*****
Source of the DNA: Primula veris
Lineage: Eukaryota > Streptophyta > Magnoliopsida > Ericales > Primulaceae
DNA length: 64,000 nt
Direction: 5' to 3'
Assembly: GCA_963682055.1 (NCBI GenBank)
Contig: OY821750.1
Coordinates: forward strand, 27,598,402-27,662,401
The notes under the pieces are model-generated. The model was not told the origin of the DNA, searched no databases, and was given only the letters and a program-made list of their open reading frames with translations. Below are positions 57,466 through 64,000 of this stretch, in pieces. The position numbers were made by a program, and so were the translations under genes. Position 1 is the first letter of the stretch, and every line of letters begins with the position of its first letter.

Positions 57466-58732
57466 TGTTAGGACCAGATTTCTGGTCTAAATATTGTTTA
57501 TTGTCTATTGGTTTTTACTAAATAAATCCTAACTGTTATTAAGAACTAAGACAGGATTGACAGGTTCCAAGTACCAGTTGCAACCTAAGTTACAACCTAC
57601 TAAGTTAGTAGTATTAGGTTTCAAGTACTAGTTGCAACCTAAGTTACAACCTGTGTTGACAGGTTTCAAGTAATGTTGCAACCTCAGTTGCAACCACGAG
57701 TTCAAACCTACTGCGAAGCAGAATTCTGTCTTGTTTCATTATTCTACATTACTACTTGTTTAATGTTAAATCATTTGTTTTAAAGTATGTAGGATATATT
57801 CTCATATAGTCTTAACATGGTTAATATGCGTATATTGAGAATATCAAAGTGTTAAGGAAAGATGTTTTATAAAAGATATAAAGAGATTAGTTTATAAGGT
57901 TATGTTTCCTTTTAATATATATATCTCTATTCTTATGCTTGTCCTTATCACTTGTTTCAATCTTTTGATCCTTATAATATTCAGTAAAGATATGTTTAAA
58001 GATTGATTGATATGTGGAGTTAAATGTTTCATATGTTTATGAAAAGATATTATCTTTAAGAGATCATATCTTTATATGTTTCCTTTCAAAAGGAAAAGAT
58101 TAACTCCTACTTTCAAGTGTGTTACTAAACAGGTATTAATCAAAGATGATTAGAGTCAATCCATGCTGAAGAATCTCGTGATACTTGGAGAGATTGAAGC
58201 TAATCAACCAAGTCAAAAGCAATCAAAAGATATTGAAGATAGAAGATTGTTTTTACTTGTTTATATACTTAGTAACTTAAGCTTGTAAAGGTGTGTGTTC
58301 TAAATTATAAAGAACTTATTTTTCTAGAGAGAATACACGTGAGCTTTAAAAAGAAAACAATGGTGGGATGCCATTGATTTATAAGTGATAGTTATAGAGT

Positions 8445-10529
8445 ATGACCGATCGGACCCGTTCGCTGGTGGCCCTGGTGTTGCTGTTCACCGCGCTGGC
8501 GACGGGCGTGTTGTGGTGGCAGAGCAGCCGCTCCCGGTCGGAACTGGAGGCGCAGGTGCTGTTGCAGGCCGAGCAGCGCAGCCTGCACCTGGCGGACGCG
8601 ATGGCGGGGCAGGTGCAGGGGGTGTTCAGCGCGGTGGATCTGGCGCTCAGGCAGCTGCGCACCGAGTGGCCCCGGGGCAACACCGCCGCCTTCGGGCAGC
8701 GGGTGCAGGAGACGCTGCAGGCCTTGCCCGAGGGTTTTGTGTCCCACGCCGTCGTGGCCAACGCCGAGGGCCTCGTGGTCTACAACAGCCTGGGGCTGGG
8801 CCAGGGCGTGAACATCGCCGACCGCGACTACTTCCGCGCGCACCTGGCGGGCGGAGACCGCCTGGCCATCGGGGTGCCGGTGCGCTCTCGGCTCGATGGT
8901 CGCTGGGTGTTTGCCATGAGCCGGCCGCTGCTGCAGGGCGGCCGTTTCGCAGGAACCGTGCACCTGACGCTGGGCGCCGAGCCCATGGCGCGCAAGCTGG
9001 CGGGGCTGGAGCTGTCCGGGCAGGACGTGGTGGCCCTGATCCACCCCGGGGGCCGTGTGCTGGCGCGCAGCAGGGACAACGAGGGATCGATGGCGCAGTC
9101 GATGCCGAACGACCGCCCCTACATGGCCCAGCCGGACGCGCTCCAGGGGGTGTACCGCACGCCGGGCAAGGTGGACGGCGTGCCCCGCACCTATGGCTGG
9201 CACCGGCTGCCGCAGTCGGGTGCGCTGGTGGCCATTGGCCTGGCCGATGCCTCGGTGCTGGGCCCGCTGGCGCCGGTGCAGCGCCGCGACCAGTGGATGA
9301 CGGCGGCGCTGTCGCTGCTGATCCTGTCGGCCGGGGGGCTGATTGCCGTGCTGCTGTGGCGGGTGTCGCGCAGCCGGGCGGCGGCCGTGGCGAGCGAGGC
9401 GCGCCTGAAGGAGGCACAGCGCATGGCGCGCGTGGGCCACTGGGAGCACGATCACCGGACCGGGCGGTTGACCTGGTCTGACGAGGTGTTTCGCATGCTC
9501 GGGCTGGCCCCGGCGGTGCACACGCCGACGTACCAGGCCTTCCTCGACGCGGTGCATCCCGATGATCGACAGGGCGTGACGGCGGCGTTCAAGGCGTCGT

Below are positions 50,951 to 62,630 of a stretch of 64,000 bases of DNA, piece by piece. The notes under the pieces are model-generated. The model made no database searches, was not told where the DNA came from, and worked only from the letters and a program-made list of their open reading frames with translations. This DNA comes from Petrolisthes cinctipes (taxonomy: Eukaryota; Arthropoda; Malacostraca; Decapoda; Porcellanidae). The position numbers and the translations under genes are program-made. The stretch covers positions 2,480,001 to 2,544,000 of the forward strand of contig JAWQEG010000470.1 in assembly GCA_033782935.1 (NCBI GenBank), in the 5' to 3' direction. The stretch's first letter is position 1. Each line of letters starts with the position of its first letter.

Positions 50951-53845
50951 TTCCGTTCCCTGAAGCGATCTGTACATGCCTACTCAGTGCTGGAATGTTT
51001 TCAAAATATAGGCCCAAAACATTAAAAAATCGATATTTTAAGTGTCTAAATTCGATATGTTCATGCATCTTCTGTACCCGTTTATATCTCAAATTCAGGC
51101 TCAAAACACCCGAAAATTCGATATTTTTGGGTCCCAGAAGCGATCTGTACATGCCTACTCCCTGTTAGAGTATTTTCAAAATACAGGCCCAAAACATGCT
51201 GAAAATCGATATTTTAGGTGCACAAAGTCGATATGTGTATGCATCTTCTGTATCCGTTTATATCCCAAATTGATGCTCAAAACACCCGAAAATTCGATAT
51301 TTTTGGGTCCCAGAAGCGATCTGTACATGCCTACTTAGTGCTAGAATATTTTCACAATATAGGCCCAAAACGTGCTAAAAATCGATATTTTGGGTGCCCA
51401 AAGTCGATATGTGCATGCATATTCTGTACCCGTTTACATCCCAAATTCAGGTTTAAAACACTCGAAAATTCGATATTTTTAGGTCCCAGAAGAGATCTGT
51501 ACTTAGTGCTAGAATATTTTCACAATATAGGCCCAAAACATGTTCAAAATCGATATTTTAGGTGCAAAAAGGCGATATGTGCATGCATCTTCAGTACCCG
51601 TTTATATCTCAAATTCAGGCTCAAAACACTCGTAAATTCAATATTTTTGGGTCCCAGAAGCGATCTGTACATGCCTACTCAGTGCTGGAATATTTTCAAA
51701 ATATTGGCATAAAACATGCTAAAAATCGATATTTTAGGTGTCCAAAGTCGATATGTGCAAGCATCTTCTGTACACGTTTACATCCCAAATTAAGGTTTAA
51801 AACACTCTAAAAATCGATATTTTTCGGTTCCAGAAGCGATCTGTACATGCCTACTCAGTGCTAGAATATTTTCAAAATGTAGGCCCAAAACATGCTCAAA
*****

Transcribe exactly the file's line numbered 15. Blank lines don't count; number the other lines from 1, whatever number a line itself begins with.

57901 TATGTTTCCTTTTAATATATATATCTCTATTCTTATGCTTGTCCTTATCACTTGTTTCAATCTTTTGATCCTTATAATATTCAGTAAAGATATGTTTAAA